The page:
Long story short: my Glass City Marathon finish time of 3:03:07 is disappointing, nowhere close to my 2:50 goal. Even worse, I enjoyed only a handful of the 26.2 miles I raced.
However, even just a couple minutes after finishing, I started to feel pretty happy about the whole thing: I faced failure, dueled with the DNF devil and chose to keep working.
Now for the long story.
Winter training pointed to marathon fitness in the low-2:50 range. As race day approached I felt less confident about hitting 6:30s, instead planning to start around 7:00 for the first mile and then drop to 6:45s. Then ideally, I’d be able to pull off a negative split like in Columbus.
Race day weather was perfect and the first few miles went according to the plan: 7:11, 6:48, 6:40, 6:46. I wasn’t expecting the first bit to be quite so crowded but I forced myself not to weave around other runners, knowing I could save energy now and make up a couple seconds later.
Mile 5 began with some turns and hills along with my first gel at the 30 minute mark. I was going back and forth with another woman running the full and made sure to focus on running my own appropriate effort level rather than getting competitive and matching her. I was discouraged when 6:34 for mile 5 felt overly hard, but I reminded myself that the first part of a marathon can be kind of a boring grind and that in Columbus my easiest miles were at the end. Ran 6:42, 6:49, 6:58, 6:51 for 5-8.
Just before mile 9, we entered Wildwood Park where I’ve run literally thousands of miles. I was casually monitoring my splits and starting to wonder how the heck I was going to be able to drop the pace. And of course my belly was starting to get angry but I refused to stop. I imagined the map of the race course and started to feel overwhelmed by the miles that remained. Just get to 13, I told myself. On the way there I clicked off 6:52, 6:49, 6:55, 6:53 for 9-12 with my second gel at the 75 minute mark.
My parents and JB cheered for me at the entrance to my high school and I managed a weak smile for a brief moment. Someone at 13.1 called out a number and I thought I heard 1:29:18. Even coming in at 2:59 – nine minutes slower than my original goal – seemed impossible. Did I have 90 minutes left? 95? I tried to motivate myself to just get it over with! The long straightaway was mentally draining and my angry belly flared up again. Then another long straightaway. The woman I’d been yo-yoing with was gradually moving away but spectators let me know I was in 4th place, giving me something to fight for – but then a woman in purple passed me. 5th place. 6:44, 6:43, 6:57, 6:57, 6:58 through 17 miles.
The great thing about the long straightaways on the Glass City course is that it’s easy to keep your momentum and run tangents. Happily, my Garmin was beeping almost exactly next to the mile marker flags. On the other hand, it was overwhelming to see two miles of road laid out in front of me — and know I had seven more to go beyond that.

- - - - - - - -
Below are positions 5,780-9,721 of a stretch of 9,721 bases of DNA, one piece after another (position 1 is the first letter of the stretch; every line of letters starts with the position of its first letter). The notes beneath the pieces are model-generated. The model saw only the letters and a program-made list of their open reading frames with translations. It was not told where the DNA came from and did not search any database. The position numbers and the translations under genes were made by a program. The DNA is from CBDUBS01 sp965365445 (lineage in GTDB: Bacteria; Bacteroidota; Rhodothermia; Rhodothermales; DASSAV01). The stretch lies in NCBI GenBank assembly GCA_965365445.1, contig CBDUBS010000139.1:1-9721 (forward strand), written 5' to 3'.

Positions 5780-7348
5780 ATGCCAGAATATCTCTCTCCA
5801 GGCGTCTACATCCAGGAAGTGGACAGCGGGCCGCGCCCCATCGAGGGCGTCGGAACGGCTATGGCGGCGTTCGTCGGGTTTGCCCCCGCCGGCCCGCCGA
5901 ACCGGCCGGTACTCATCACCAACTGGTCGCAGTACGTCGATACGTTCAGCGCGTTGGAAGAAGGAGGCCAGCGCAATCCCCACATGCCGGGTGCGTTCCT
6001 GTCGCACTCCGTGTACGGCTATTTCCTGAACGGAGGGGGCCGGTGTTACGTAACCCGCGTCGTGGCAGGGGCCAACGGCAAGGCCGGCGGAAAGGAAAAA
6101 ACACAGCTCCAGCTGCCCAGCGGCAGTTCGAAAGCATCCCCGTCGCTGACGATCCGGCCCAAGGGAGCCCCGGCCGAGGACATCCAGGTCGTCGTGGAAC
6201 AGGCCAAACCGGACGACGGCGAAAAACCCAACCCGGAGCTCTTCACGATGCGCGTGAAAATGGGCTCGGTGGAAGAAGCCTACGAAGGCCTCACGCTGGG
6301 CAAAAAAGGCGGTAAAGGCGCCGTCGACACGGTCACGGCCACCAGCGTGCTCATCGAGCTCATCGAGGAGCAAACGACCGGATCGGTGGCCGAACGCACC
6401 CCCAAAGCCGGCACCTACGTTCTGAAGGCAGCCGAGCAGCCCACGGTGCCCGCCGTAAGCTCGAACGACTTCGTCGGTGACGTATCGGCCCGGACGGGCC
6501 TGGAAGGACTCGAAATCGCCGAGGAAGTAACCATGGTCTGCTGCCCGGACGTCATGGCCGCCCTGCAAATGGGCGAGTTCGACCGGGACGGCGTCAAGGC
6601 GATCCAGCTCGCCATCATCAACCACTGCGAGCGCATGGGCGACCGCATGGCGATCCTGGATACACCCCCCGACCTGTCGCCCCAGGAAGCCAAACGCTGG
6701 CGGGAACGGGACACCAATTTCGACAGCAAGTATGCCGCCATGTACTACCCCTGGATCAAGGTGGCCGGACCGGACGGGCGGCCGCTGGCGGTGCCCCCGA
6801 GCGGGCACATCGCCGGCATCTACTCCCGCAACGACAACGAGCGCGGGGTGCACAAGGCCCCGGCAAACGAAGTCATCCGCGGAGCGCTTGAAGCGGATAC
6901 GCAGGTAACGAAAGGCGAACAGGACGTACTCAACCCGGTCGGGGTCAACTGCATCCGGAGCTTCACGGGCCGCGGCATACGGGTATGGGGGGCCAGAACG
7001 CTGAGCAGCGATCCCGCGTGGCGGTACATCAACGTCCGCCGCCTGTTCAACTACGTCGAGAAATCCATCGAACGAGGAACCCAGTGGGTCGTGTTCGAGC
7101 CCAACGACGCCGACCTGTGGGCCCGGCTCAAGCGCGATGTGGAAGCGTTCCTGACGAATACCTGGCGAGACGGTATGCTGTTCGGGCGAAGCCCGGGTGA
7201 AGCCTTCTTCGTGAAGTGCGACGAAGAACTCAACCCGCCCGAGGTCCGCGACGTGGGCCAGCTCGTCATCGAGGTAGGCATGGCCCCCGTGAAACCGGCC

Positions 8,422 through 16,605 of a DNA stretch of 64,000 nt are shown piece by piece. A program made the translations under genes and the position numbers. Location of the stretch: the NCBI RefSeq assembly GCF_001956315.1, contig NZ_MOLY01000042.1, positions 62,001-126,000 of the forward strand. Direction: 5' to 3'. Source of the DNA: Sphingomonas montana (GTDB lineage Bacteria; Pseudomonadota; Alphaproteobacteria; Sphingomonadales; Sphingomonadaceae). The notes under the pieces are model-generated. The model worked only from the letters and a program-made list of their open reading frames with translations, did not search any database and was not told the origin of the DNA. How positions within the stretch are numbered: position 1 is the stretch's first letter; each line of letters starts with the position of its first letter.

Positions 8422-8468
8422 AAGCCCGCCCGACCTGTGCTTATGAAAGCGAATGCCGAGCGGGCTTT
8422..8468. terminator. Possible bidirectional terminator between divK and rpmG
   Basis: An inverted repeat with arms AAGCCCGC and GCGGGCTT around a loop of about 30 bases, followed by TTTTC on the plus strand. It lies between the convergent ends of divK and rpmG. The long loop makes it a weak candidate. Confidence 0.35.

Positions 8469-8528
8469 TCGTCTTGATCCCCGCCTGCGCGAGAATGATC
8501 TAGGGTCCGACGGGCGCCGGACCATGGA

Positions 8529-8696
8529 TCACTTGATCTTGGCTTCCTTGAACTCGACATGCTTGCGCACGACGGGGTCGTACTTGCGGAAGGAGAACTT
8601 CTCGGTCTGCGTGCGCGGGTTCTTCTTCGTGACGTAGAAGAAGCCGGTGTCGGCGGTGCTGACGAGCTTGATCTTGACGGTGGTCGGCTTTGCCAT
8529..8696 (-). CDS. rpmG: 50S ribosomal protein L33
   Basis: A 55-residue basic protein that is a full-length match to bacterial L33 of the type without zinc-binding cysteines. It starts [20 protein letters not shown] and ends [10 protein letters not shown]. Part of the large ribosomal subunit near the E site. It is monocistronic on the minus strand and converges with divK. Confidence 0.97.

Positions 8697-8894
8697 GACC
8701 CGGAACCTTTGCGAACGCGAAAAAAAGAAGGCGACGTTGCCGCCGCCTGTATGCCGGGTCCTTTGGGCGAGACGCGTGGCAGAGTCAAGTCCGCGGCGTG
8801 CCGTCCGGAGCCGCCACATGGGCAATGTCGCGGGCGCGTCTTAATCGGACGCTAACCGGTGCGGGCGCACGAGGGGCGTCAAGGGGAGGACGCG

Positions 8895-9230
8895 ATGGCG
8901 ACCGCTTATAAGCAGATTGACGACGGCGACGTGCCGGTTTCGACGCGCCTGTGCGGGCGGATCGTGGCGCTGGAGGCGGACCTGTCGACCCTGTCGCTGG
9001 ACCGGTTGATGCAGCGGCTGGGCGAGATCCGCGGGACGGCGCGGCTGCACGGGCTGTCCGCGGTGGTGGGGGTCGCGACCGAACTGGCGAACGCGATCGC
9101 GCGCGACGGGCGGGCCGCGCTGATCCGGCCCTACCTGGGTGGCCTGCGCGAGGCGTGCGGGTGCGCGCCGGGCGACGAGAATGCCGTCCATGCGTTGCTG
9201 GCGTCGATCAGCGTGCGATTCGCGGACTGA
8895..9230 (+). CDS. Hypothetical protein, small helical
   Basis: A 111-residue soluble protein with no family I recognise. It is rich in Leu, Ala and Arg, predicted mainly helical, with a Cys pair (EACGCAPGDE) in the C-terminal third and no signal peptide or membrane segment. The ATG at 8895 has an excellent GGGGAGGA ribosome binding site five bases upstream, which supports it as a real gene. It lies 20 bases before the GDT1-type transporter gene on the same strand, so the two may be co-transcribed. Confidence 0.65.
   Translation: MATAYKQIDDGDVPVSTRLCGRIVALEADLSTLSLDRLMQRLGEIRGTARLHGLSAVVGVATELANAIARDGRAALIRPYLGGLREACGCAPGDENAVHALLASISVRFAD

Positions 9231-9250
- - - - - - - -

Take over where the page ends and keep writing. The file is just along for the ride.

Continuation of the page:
As any marathon runner knows, 20 miles is a big deal. It’s often a turning point (the bad kind) and I was pretty sure that would be my fate. The DNF demon had been whispering in my ear for a while but this was where I started to engage with it: Instead of turning into the park for mile 20, I could take a left and lie down in my parents’ yard. No, actually, the neighbors have a spare key. I could take a shower. Or a bath. And eat a snack. My drop bag just had junk clothes in it anyway.
Mile 18, 6:58. An hour more of running? Or a nap? Next woman that passes me knocks me out of the money.
Mile 19, 7:03. Yep, no sub-3 today. Wonder if they have ice cream in the freezer?
There was a crowd at the turning point. I remembered how sad I was after quitting two marathons in the fall of 2014. I turned right.
My parents and JB cheered from the side of the path. I grimaced and threw them my gloves. That’s it, the moment was over and my decision was made.
Mile 20 was behind me in 7:34 and I was back on the paths I knew so well, remembering how when the long boardwalk was built, we sneaked in to check out the construction. Now I crossed it to mile 21 and the patio where my high school teammates and I would take “stretch” breaks. 7:12, 7:30 and then mile 22 brought us to the bike path, a three mile straight shot back to the university campus.
I’d started taking Gatorade at the 1:50 mark and continued to take a sip or swish at every station but fatigue was setting in hard. I realized I could close my eyes most of the way and still navigate by the yellow dashes on the center of the path. I vaguely wondered how close the #6 woman was but I’m not sure if I cared.
Closed eyes hidden behind green sunglasses, I told myself, I do hard things. My legs were still moving me forward after all. Mile 23, 7:28. The path looked just as long as it had a few minutes before. I do hard things. Mile 24, 7:28.
Then there was a small figure in an coral singlet stepping onto the grass. A woman, the same one I’d run with early in the day. A pacer near me veered over to check on her. She bent and stretched: “Cramps.” I was happy she wasn’t in real trouble but knew she could still come after me. Somehow I changed gears for a 7:06 25th mile.
And another woman walking. I was shocked. Seven minutes to go and I’d moved into third. I don’t know if I was more excited by the competitive aspect or by the idea of just being done but my legs were moving pretty well for mile 26 in 7:08 and then 1:34 for the final turns, the voices of JB and my parents rising out of the crowd.
I do hard things.